Financial Reporting Standard-setting Bodies and Regulatory Authorities

Standard-setting bodies and regulatory authorities play an integral role in capital market development and supervision.

Examples of standard-setting bodies are the International Accounting Standards Board (IASB) and the US Financial Accounting Standards Board (FASB). The IASB is the standard-setting body that has responsibility for issuing the international financial reporting standards. The FASB issues the US generally accepted accounting principles (GAAP).

An example of a regulatory authority is the US Securities and Exchange Commission which has primary responsibility for securities and capital markets regulation in the United States.

Roles and Desirable Attributes of Financial Reporting Standard-setting Bodies and Regulatory Authorities

Standard-setting bodies establish financial reporting standards and are typically private sector, not-for-profit, self-regulated organizations that have boards comprised mostly of experienced accountants, auditors, academics, and users of financial statements.

Regulatory authorities, on the other hand, recognize and enforce these standards, while possessing the legal authority to enforce financial reporting requirements as well as to supervise capital market participants.

There are several attributes that are considered desirable for all standard setters. These include the following:

  • The roles and responsibilities of all the parties that are involved in the standards-setting process, for example, trustees and foundations, should be clearly defined.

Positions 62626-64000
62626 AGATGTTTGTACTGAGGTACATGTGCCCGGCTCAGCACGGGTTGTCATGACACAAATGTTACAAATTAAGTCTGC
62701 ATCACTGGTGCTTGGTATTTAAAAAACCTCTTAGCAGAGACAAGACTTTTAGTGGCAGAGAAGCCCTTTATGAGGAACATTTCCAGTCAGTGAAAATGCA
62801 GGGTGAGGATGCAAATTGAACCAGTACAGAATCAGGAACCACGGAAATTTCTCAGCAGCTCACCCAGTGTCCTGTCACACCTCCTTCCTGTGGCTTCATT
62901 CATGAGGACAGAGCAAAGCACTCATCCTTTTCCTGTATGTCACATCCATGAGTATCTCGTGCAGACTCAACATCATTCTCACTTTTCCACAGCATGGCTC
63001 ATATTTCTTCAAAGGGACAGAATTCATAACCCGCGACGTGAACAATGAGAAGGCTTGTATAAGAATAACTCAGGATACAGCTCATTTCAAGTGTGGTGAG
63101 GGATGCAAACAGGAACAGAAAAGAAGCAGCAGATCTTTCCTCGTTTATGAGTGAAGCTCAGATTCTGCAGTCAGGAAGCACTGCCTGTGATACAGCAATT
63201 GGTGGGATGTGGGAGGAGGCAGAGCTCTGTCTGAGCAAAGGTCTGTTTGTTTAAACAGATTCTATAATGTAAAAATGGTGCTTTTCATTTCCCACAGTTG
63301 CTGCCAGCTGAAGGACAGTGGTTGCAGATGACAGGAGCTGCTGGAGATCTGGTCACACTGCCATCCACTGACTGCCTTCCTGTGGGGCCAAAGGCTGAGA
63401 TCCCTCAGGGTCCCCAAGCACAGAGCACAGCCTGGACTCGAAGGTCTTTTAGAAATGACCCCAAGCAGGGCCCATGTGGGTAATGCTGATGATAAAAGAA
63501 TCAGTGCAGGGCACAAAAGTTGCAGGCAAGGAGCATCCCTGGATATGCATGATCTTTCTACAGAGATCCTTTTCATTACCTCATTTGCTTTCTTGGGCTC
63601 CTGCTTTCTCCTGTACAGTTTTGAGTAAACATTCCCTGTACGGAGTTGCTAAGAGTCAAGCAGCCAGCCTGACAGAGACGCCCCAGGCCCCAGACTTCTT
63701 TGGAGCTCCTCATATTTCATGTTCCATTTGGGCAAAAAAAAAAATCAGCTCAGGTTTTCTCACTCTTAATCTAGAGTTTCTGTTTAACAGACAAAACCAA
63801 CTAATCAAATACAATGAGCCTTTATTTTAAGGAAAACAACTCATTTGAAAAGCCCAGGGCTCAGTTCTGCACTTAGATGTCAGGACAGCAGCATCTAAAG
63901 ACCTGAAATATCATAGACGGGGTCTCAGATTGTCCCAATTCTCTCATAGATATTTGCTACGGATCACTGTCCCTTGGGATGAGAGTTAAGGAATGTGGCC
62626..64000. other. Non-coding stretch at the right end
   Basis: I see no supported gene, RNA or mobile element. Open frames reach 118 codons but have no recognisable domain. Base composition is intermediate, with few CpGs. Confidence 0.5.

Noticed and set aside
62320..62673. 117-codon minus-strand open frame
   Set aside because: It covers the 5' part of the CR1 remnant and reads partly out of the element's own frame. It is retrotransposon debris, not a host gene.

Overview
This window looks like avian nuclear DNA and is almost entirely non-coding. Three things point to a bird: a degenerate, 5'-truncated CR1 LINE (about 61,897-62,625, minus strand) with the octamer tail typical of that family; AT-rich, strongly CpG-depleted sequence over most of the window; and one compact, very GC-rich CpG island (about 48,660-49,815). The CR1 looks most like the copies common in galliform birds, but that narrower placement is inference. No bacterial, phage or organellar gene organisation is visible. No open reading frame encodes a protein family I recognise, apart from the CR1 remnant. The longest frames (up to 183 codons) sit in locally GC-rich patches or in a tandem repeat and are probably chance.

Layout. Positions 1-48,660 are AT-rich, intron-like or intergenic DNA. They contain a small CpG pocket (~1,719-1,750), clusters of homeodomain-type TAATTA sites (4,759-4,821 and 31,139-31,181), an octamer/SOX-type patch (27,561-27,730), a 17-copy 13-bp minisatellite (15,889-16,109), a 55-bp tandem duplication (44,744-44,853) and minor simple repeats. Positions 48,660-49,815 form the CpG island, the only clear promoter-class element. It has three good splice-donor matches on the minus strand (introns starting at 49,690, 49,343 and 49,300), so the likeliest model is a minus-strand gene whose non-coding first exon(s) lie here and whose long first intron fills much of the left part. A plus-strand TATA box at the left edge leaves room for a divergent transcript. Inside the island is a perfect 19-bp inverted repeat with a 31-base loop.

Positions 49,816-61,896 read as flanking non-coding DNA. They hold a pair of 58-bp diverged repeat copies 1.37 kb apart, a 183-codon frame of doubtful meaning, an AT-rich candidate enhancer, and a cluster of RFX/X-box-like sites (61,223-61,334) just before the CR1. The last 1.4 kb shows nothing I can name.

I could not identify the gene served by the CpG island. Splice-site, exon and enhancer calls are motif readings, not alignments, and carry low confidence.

• Professional standards, such as codes of ethics and confidentiality agreements, should be observed by all the parties that are involved in the standard-setting process.
  • The standard-setter should have adequate authority, resources, and competencies in order to fulfill all of its responsibilities.
  • The processes which guide the standard-setter and the formation of its standards should be clearly defined and consistent.
  • A well-articulated framework with a clearly stated objective should guide the accounting standards board. Additionally, the accounting standards board should be able to act independently and make decisions which are consistent with this stated objective.
  • The decision setting process should not bow to pressure from external forces and should not be influenced by self or special interests.
  • The standards which are derived by standard-setters should be in the public interest and be of a high quality which will be recognized and adopted by regulatory authorities.

Question

Which of the following is least likely a desirable attribute of a standard-setting body?

A. The decision setting process for the standard-setting body should not be influenced by self-interest.

B. The responsibilities of all the parties involved in the standards-setting process do not have to be clearly defined.

C. The accounting standards board should be guided by a well-articulated framework that has a clearly stated objective.

Solution

The correct answer is B.

The responsibilities of all the parties involved in the standards-setting process should be clearly defined. The other two statements are correct.

Reading 20 LOS 20b:

Describe the roles of financial reporting standard-setting bodies and
regulatory authorities in establishing and enforcing reporting
standards;

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